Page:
Friday, September 15, 2006

Descendant – review

Author: Graham Masterton

Released: 2006

Contains Spoilers

Californian James Falcon sits and writes his memoirs for his Grandson, tales of exploits that he has been ordered by his Government never to reveal. The son of Romanian immigrants and brought up hearing the folktales of that region from his mother, in 1943 he writes a college paper regarding the strigoï. He writes it as a joke but it receives a limited publication. US counter-intelligence approaches him and, not having a real choice in the matter, he ends up in Europe, tracking down the monsters that are infiltrating Resistance Cells and spreading their infection on behalf of the Nazis.

One powerful strigoï, Dorin Dorca, escapes and in 1957 James is called upon by his Government once more. Dorca is infecting people in London and The US and UK want him stopped before the Russians get wind of it and track the creature down first.

This book is an astounding read, but being somewhat of a detective story as well as a horror novel I do not want to reveal too much. What I can reveal, without blowing the book, is the wonderful way that Masterton has treated the vampire (or Screechers, as James refers to them) myth.

His vampires are strigoï, and he makes a definitive distinction between strigoï vii and strigoï mort – an unusual move in itself. In Masterton’s version the vii are infected but alive, desperate to drink blood they appear to be rotting but are incapable of spreading their infection. Masterton points out that lack of a reflection is a myth but, as silver is so pure, when looked at in a silver mirror the strigoï vii look like they were before infection.

When the rot is advanced a strigoï vii will beg a strigoï mort, a dead vampire, to be allowed to drink its blood once more. The strigoï morts infect humans through either saliva or blood but their blood is poisonous to a vii and completes the transformation to mort. Once a mort they appear beautiful, but the silvered mirror reflects their true face (Masterton suggests, in the novel, that Wilde’s “The Picture of Dorian Grey” was based on stories of the strigoï).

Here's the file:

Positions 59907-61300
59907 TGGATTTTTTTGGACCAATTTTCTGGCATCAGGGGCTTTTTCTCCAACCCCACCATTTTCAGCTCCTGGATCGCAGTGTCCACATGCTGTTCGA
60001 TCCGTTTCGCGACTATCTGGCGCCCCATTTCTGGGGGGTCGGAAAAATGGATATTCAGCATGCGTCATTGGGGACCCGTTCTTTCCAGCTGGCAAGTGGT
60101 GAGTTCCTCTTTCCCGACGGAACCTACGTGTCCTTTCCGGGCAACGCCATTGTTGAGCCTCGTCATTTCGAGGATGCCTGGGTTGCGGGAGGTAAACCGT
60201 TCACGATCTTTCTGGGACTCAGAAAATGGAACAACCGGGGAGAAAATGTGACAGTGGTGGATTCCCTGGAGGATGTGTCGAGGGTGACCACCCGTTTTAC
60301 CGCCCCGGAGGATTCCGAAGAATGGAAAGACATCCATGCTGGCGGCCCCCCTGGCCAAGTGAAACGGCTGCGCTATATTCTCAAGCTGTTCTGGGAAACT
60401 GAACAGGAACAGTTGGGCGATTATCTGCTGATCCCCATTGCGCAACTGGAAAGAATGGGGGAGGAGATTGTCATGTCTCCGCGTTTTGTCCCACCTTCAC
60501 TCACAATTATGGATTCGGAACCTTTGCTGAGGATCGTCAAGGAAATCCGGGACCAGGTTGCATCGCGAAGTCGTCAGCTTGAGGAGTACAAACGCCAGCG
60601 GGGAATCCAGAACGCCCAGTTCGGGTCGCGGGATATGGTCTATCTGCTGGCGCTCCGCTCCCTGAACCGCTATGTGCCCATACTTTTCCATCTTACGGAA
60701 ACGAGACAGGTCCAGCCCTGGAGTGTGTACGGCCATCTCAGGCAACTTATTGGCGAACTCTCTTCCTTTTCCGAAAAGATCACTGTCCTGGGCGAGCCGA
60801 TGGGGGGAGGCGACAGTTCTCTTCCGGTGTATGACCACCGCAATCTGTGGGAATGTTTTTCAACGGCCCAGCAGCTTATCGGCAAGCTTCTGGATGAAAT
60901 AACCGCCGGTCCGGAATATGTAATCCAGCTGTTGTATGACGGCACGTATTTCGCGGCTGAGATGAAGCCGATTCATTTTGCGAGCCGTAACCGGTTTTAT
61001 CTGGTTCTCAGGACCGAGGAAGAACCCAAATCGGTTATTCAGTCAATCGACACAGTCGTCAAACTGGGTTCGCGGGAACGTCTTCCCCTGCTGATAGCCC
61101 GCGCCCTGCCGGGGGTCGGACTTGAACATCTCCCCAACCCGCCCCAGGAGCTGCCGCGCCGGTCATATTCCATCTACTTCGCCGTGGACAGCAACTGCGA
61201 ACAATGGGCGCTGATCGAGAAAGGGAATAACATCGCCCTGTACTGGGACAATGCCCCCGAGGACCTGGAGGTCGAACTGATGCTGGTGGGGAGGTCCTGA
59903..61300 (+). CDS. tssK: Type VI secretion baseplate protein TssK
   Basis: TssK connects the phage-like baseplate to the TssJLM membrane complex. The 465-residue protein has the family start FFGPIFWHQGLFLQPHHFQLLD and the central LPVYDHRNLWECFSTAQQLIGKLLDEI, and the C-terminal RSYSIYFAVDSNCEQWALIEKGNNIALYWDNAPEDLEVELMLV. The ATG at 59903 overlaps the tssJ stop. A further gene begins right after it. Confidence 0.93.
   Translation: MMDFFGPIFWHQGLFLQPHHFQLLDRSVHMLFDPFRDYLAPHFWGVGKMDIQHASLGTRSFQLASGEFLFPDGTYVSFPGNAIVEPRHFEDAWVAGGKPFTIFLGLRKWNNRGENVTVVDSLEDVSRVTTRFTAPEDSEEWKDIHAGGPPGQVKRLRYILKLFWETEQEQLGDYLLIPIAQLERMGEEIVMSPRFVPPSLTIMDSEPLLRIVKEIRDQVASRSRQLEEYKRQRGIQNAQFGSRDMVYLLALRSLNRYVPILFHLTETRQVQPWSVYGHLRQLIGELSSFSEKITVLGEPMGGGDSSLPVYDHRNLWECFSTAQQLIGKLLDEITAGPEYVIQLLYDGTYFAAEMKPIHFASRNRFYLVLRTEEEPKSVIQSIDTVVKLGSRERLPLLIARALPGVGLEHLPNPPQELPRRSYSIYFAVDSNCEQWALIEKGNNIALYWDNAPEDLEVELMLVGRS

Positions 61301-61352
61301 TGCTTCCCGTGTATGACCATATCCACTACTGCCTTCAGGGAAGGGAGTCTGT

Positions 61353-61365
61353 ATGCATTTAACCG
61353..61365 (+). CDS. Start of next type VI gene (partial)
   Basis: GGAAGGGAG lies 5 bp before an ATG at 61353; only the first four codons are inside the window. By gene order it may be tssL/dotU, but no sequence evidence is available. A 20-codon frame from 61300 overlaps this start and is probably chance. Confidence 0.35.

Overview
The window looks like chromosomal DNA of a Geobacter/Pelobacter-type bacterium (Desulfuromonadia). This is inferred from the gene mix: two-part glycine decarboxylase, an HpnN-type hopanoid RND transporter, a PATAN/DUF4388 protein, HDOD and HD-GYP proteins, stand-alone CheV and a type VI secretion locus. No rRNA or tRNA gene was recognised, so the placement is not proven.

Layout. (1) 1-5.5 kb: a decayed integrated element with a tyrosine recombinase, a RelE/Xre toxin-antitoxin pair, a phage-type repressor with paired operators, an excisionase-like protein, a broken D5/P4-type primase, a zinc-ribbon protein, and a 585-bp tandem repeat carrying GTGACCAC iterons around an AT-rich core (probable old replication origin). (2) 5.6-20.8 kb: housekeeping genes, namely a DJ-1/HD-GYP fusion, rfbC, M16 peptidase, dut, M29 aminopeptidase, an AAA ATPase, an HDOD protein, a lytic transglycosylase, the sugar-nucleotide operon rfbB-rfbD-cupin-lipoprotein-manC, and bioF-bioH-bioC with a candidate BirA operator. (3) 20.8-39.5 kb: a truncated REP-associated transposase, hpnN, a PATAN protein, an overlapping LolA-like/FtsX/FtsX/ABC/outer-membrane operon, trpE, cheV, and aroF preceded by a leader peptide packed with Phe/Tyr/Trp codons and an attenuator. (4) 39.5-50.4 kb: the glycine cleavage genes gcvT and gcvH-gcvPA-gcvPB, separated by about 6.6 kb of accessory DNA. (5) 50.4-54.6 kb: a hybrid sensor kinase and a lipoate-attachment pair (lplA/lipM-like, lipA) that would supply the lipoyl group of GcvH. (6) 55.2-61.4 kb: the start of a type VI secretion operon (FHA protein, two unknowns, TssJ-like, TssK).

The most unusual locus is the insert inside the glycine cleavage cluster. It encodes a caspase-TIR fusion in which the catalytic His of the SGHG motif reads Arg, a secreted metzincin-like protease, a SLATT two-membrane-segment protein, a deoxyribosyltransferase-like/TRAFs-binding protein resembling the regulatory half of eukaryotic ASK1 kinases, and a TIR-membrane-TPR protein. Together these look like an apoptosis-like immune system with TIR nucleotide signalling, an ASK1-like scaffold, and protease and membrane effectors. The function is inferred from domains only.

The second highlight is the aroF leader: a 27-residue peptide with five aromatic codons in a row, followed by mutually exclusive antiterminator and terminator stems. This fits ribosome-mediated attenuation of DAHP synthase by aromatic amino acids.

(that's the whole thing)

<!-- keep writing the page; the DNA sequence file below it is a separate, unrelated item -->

Both are strong and fast, though the mort is stronger and faster, and the mort can pass through the thinnest of openings. Depending on the strigoï they might be able to run up walls and crawl upon ceilings. They can both daywalk, in fact the mort has poor night vision and must create a mystical pendant to improve its night vision. Masterton makes the distinction between strigoï and nosferatu, who cannot venture into the sun, as different types of vampires.

James has a vampire hunting kit and a pistol whose bullets, allegedly, are made from the goblet drunk from by the disciples at the last supper. The kit itself contains a Romanian bible, a flask of holy oil, silver thumb and toe screws, a silver compass (which acts as a strigoï compass), a silver wire whip, a surgical saw, mustard seeds, paint (to paint extra eyes upon dogs), a silver mirror, dental forceps, a sculptor’s mallet and more importantly three nine inch nails. The nails allegedly were the nails used to nail Christ to the cross. The nails, hammered through the eyes and into the brain, will paralyse the vampire.

You see, in this, the strigoï are difficult, if not impossible, to kill. A strigoï must have its head sawed off. A vii would then have its body buried in consecrated ground whereas a mort must be cut into at least four pieces, each piece buried separately. The head is then boiled until the flesh sloughs away and the brains turn to broth. It is also clear that there is definitive supernatural element to this story, whilst they talk of infection the story is not science based.

The strigoï are animalistic and violent but also fiercely intelligent. In England they are ripping whole families, sometimes more, apart, tearing open their chests, removing the hearts and drinking from the aorta.

Of course, the way strigoï are portrayed by Masterton is different to the myth form I know, as they were subtly portrayed in the masterpiece Viy (1967). That said, the author is well within his/her rights to play with the myth – especially if it works – and there are similes between myth and Masterton’s vision. In myth the strigoï vii are essentially witches and psychic vampires, portrayed by hags. Whilst Masterton creates a blood drinking, rotting vampire there is a resonance with the concept of the hag. Again, in the myths, the strigoï mort is the vampire, as we more properly know them, and certainly – whilst blood drinking was stripped from the film – Viy portrays the mort as a beautiful young girl. Masterton’s morts achieve a perfect visage.

There is more that Masterton has done with the myth, but to reveal it might reveal too much plot. Suffice it to say that he has taken the vampire and recreated it as a vicious killer, something that, again, can be terrifying. This book needs to be turned into a film, by a filmmaker willing and brave enough to graphically follow the book – ratings be damned.

The characterisation is strong, the characters believable and, more importantly, flawed and the writing style is excellent.

8.5 out of 10 for a book that has reinvented the myth and injected much of the horror that seems, sadly, to have been missing in the endless deluge of vampire romances and books about vampires with consciences.

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